Lindsey Horan (10) and Netherlands midfielder Danielle van de Don seem to have made up following the match, after their scuffle. (Jenna Watson-USA TODAY Sports)

By Michael Lewis Editor

If there is anything we learned from the U.S.’s 1-1 draw with the Netherlands in the Women’s World Cup match on Thursday, it is not to get Lindsey Horan angry.

Only minutes after she was knocked down by her Olympique Lyonnais teammate Danielle Van de Donk, the U.S. captain got the best revenge possible. She scored the equalizing goal in the 62nd minute of the Group E match in Wellington, New Zealand.

“Me ad Dan always go up against each other and it’s a physical battle – I respect her so much because that’s how it should be, it should be competitive at all times,” Horan told FOX. “Once we got to that tackle, all I wanted to do was score. Heat of the moment I got a little pissed at her, but Rose put it in an absolute dime and I got on the end of it and yeah – happy for the goal.”

It was Horan’s second of this competition, fourth in her World Cup career and 29th overall.

“It’s a really good example of the leader that she is. She gets fouled, kicked, hurt and obviously it’s a very difficult moment,” U.S. head coach Vlatko Andonovski said during a press conference. “And instead of crying about it, she just goes and makes a statement.”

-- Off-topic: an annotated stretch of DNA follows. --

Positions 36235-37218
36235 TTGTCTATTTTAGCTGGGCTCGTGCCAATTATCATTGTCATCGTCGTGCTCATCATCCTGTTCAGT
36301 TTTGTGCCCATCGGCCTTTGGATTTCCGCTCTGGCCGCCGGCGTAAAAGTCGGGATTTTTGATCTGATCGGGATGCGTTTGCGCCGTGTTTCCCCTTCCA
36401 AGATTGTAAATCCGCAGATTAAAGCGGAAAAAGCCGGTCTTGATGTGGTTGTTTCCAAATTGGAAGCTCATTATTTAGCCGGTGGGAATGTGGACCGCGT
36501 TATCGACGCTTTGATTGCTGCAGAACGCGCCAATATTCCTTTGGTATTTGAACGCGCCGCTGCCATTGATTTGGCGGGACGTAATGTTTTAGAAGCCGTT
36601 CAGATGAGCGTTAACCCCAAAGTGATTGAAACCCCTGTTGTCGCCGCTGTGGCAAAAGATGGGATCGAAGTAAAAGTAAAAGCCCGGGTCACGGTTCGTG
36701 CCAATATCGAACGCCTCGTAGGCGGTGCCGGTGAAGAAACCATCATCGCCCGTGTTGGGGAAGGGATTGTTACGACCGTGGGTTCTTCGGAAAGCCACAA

The goal spared the Americans’ blushes. They had never lost a group stage match in nine Women’s World Cups, tying twice in 26 contests.

“To come from a goal down, and have that momentum shift in the second half, was incredible,” Horan said. “No one was happy with our first-half performance, letting them have the ball a little too much. But we changed things. And I’m proud of our team and how we responded.”

The U.S. and the Dutch are tied with 1-0-1 record and four points atop the group, the Americans lead due to superior goal differential (plus three to plus one).

On the flip side, the Dutch, especially head coach Andries Jonker, were content playing to a draw and recording a point with the U.S. women’snational team.

“These games are battles from the first second to the last. The only thing you can say is that women’s football has evolved incredibly,” he said. “We’re there, along with the U.S., and I’m very satisfied with that.”

Front Row Soccer editor Michael Lewis has covered 13 World Cups (eight men, five women), seven Olympics and 25 MLS Cups. He has written about New York City FC, New York Cosmos, the New York Red Bulls and both U.S. national teams for Newsday and has penned a soccer history column for the Lewis, who has been honored by the Press Club of Long Island and National Soccer Coaches Association of America, is the former editor of He has written seven books about the beautiful game and has published ALIVE AND KICKING The incredible but true story of the Rochester Lancers. It is available at